I have recently been working with a client on Godaddy’s Windows hosting, who wanted a WordPress blog transferred over to this hosting. These days, with IIS 7.0 and PHP 5, hosting a WordPress blog on Windows is not a huge problem. Using a standard PHP-based contact form plugin, however, is not so straghtforward.
What’s the problem?
WordPress and (as far as I can tell) all contact form plugins seem to use PHP’s mail() function to send mail through the web. By and large, this is a convenient and configurable solution. However, it seems that on Windows hosting, this function will not work. The only alternative is to use SMTP to send emails.
Thankfully there are two useful plugins and a decent tutorial out there, if you are using Contact Form 7. This tutorial is also useful for those using other contact form plugins who may be running into the same problem.
However, following these tutorials led to a further frustration. Though the test emails from each SMTP plugin’s setup pages sent perfectly, the forms still failed to work. It couldn’t be a hosting setup issue, but had to be a plugin issue.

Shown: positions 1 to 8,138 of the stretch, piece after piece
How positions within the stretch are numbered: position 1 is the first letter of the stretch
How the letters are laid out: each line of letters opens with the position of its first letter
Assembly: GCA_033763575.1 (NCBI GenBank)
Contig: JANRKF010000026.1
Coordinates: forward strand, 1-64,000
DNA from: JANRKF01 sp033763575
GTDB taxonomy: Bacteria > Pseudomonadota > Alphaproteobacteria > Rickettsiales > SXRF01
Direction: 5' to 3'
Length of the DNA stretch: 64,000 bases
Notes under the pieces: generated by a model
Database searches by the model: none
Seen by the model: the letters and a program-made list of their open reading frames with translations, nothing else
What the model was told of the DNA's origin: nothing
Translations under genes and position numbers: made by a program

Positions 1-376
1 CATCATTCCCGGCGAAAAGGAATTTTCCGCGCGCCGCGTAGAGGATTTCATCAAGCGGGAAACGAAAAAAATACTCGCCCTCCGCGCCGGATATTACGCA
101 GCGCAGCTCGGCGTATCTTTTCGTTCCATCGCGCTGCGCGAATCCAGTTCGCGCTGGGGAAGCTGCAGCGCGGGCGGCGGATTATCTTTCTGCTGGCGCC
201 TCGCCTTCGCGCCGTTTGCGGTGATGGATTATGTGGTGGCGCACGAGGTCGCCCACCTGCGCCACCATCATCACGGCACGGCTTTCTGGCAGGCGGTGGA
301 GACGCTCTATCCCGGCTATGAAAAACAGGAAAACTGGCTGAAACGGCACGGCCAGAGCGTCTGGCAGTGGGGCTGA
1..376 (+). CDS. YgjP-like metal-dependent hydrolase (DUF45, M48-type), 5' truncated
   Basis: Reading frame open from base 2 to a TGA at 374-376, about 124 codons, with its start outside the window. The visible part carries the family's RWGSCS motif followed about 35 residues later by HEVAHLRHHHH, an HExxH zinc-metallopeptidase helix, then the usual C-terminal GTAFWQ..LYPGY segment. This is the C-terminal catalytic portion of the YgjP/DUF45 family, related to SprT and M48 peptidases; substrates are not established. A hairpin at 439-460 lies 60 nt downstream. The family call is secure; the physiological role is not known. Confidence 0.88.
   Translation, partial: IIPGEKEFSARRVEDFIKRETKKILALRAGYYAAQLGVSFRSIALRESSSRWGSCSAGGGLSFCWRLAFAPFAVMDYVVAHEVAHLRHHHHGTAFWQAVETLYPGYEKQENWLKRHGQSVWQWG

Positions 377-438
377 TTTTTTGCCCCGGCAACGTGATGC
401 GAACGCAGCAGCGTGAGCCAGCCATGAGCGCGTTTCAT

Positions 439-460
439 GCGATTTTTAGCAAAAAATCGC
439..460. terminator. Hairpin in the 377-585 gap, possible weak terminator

The person who had worked on the blog originally had installed the wp-contact-form plugin. Having updated this, I was receiving errors relating to sending issues every time I tested the form live. Then I had a thought: the plugins that fix the mail() issue and convert to SMTP do so by telling WordPress how to send the emails. Since WordPress has its own email sending function, it then made sense that forcing the mailing plugins to use this function might make things work again. Furthermore, delving into the SMTP plugins and looking at how they sent their test emails (which by this time I knew were working correctly) showed that they were using WordPress’s send function. This makes sense; the test send has to use the same method or it’s not much of a test!
And that’s where I finally had success. I was working with the wp-contact-form, and I opened up the plugin file (wp-contactform.php) in an editor (you can go to Plugins, find the plugin and click “Edit” too, if you do not have FTP access) and found the line of code that actually sends the email. On 126.96.36.199, this is line 143. The code should read as follows:
mail($recipient, $subject, $fullmsg, $headers);
Ready for some extensive editing? Here goes. Modify this line to use the WordPress mail function instead:
wp_mail($recipient, $subject, $fullmsg, $headers);
That’s it! Hopefully everything should finally be working as expected.
I have not tested this out with Contact Form 7 yet, but if, after using Mario’s tutorials above, you still have no luck, try modifying the plugin in the same way…